TheRealNews on Feb 16, 2017
There’s a real need for international debtor rights, says economist Michael Hudson.
There can be little doubt that we are living through an extraordinary, and in many ways unprecedented era. Times of uncertainty and tremendous upheaval for sure, but also positive times, in which large numbers of people are becoming energised and politically engaged. Political parties in many countries are fracturing, as internal differences surface and the old dualities of left and right fail to respond to the needs and demands of the people.
RT America on Jul 23, 2016
In this week’s episode of On Contact, Chris Hedges explores capitalism in crisis with Richard Wolff, professor of economics emeritus at the University of Massachusetts-Amherst. From Brexit, to labor protests in France, to Italy’s financial woes, they discuss the effects of austerity on the working class. RT Correspondent Anya Parampil looks at the fallout of Britain’s decision to leave the European Union.
Brexit could trigger a $500 trillion derivatives meltdown, by forcing the EU to allow insolvent member governments and banks to write down debt. Italy is in financial crisis and is already petitioning for that concession. How to avoid collapse of the massive derivatives house of cards? Alternatives are considered.
It’s very rare that you see the ruling elite totally at a loss for words: but they were. Gobsmacked and stunned would be accurate descriptions of the look on the political class’s collective face on the morning of June 24, 2016.
The majority vote by Britons to leave the European Union was an act of raw democracy. Millions of ordinary people refused to be bullied, intimidated and dismissed with open contempt by their presumed betters in the major parties, the leaders of the business and banking oligarchy and the media.
Ask yourself this: Why has immigration been made the pole around which, this entire referendum ‘debate’, has revolved? Why has the closet Nazi Nigel Farage of UKIP been given so much airtime?
I haven’t written a single word about this non-event, precisely because it is a non event. It’s an artificially created argument, with the mainstream reasoning used on both sides, being equally fallacious. A gigantic deception played out with all the pomp and circumstance of a Royal Wedding and just about as empty.
Andrew Gavin Marshall on Jul 22, 2015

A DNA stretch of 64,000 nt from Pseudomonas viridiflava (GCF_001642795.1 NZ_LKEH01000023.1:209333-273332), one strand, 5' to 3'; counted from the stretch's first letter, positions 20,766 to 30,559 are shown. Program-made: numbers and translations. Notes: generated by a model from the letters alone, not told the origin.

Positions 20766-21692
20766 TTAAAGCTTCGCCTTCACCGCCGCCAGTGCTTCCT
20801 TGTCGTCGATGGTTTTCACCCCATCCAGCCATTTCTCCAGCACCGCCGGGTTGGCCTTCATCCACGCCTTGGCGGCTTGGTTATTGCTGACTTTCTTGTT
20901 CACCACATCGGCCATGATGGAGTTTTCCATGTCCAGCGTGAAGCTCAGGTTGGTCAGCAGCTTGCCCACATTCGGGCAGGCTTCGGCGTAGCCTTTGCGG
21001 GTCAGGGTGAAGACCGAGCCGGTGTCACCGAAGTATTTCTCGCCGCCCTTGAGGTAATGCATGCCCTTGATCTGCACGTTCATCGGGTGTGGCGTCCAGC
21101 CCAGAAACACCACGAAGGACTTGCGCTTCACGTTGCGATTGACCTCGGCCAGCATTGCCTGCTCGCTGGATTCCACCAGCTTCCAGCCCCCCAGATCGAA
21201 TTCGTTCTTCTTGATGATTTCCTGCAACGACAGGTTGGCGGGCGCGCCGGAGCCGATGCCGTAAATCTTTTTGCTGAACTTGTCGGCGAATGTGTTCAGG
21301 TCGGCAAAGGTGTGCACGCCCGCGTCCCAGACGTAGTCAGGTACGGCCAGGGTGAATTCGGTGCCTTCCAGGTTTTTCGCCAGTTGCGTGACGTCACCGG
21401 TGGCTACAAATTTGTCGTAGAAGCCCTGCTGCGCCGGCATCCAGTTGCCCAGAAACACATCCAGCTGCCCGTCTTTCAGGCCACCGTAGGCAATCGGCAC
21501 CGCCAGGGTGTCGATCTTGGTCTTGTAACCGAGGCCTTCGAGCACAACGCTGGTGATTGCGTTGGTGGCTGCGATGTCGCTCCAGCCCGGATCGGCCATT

From the outbreak of Europe’s debt crisis in 2010, Germany and the Troika institutions of the European Commission, European Central Bank and IMF have come to wield immense influence over the continent and the populations within it. This video examines the individuals and institutions of power in Europe.
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In the early hours of Thursday morning, July 16, the Greek Parliament passed a host of austerity measures in order to begin talks on a potential third bailout of 86 billion euros. The austerity measures were pushed onto the Parliament by Greece’s six-month-old leftist government of Syriza, elected in late January with a single mandate to oppose austerity. So what exactly happened over the past six months that the first anti-austerity government elected in Europe has now passed a law implementing further austerity measures?
An historic betrayal has consumed Greece. Having set aside the mandate of the Greek electorate, the Syriza government has willfully ignored last week’s landslide “No” vote and secretly agreed a raft of repressive, impoverishing measures in return for a “bailout” that means sinister foreign control and a warning to the world.
Banks create money when they make loans. Greece could restore the liquidity desperately needed by its banks and its economy by nationalizing the banks and issuing digital loans backed by government guarantees to its ailing businesses. Greece could provide an inspiring model of sustainable prosperity for the world. But it is being strangled by a hegemonic power in a financial war that is being waged against us all.
Just after 7 PM Greek time on Sunday, I was told that the “No” vote (Gk. Oxi) was winning approximately 60/40. The “opinion polls” showing a dead heat evidently were wrong. Bookies across Europe are reported to be losing their shirts for betting that the financial right wing could fool most Greeks into voting against their self-interest. The margin of victory shows that Greek voters were immune to media misrepresentation during the week-long run-up as to whether to accept the troika’s demand for austerity to be conducted on anti-labor lines.